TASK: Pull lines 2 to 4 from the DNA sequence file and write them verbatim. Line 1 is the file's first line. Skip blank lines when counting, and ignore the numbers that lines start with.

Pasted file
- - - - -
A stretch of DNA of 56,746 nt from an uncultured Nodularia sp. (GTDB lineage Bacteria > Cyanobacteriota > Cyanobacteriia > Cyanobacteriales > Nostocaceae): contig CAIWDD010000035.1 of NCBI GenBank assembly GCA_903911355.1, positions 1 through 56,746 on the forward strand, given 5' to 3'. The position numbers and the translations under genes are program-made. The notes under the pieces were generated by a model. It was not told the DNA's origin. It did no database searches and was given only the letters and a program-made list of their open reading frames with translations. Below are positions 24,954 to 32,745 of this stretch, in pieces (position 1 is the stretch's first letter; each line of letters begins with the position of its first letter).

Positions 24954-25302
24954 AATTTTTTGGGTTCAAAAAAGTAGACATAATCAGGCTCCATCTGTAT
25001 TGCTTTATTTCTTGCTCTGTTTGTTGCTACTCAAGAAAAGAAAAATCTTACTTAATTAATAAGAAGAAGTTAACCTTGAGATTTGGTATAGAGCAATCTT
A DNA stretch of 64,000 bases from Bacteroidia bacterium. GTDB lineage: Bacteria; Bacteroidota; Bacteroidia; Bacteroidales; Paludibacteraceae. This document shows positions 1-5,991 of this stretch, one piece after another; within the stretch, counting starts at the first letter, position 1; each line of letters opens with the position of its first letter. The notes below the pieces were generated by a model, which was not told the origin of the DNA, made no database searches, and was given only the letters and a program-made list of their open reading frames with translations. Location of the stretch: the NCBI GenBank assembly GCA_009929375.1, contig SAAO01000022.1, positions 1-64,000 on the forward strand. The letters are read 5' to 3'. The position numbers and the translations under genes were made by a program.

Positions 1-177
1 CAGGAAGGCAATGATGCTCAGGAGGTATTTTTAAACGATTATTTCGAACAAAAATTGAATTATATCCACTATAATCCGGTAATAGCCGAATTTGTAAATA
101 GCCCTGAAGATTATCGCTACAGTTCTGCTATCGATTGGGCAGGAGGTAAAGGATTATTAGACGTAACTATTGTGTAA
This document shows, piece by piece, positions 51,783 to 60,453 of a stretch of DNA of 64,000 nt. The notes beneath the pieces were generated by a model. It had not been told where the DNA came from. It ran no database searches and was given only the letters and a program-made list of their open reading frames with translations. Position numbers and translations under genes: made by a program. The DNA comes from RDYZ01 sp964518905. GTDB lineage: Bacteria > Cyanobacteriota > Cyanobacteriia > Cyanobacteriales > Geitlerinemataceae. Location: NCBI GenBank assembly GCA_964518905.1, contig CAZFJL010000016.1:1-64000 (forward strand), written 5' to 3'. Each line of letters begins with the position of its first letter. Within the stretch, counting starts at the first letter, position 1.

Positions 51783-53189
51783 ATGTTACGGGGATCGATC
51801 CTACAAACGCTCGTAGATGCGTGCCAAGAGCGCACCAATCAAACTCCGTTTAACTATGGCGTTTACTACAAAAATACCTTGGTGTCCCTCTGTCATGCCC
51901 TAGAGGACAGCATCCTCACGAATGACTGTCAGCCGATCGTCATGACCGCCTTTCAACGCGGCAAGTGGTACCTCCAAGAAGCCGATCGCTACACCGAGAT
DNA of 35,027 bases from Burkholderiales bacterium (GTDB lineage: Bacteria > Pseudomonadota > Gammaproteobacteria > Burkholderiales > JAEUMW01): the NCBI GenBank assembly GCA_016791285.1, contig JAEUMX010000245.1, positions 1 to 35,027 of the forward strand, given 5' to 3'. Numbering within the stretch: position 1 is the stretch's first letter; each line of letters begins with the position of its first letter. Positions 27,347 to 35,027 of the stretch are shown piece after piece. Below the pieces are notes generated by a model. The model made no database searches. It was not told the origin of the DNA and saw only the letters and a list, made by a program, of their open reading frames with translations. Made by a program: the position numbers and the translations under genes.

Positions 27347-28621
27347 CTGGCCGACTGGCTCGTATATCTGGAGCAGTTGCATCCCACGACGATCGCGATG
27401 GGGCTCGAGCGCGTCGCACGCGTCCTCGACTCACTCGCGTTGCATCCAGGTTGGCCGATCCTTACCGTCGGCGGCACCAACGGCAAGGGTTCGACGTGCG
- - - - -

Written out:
Positions 24954-25302
24954 AATTTTTTGGGTTCAAAAAAGTAGACATAATCAGGCTCCATCTGTAT
25001 TGCTTTATTTCTTGCTCTGTTTGTTGCTACTCAAGAAAAGAAAAATCTTACTTAATTAATAAGAAGAAGTTAACCTTGAGATTTGGTATAGAGCAATCTT